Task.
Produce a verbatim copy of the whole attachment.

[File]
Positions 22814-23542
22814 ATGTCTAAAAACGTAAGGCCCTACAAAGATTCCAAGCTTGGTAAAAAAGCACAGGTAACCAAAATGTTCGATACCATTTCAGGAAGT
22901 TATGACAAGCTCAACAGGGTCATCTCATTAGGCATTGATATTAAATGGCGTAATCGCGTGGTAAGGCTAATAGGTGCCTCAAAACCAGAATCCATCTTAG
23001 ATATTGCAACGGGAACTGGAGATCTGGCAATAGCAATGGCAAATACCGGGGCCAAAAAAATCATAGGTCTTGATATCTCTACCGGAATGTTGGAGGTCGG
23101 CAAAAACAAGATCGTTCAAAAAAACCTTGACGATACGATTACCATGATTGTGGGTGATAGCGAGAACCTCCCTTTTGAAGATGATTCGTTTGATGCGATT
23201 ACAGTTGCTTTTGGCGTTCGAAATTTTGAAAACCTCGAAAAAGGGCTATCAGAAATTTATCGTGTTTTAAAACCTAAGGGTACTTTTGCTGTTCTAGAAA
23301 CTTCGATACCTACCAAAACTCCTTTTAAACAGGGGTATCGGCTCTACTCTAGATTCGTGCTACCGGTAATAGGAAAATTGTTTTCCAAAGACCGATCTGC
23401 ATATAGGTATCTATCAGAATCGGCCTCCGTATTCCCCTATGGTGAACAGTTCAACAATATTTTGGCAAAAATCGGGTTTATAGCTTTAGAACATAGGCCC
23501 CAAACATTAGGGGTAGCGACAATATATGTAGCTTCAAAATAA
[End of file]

Positions 22814-23542
22814 ATGTCTAAAAACGTAAGGCCCTACAAAGATTCCAAGCTTGGTAAAAAAGCACAGGTAACCAAAATGTTCGATACCATTTCAGGAAGT
22901 TATGACAAGCTCAACAGGGTCATCTCATTAGGCATTGATATTAAATGGCGTAATCGCGTGGTAAGGCTAATAGGTGCCTCAAAACCAGAATCCATCTTAG
23001 ATATTGCAACGGGAACTGGAGATCTGGCAATAGCAATGGCAAATACCGGGGCCAAAAAAATCATAGGTCTTGATATCTCTACCGGAATGTTGGAGGTCGG
23101 CAAAAACAAGATCGTTCAAAAAAACCTTGACGATACGATTACCATGATTGTGGGTGATAGCGAGAACCTCCCTTTTGAAGATGATTCGTTTGATGCGATT
23201 ACAGTTGCTTTTGGCGTTCGAAATTTTGAAAACCTCGAAAAAGGGCTATCAGAAATTTATCGTGTTTTAAAACCTAAGGGTACTTTTGCTGTTCTAGAAA
23301 CTTCGATACCTACCAAAACTCCTTTTAAACAGGGGTATCGGCTCTACTCTAGATTCGTGCTACCGGTAATAGGAAAATTGTTTTCCAAAGACCGATCTGC
23401 ATATAGGTATCTATCAGAATCGGCCTCCGTATTCCCCTATGGTGAACAGTTCAACAATATTTTGGCAAAAATCGGGTTTATAGCTTTAGAACATAGGCCC
23501 CAAACATTAGGGGTAGCGACAATATATGTAGCTTCAAAATAA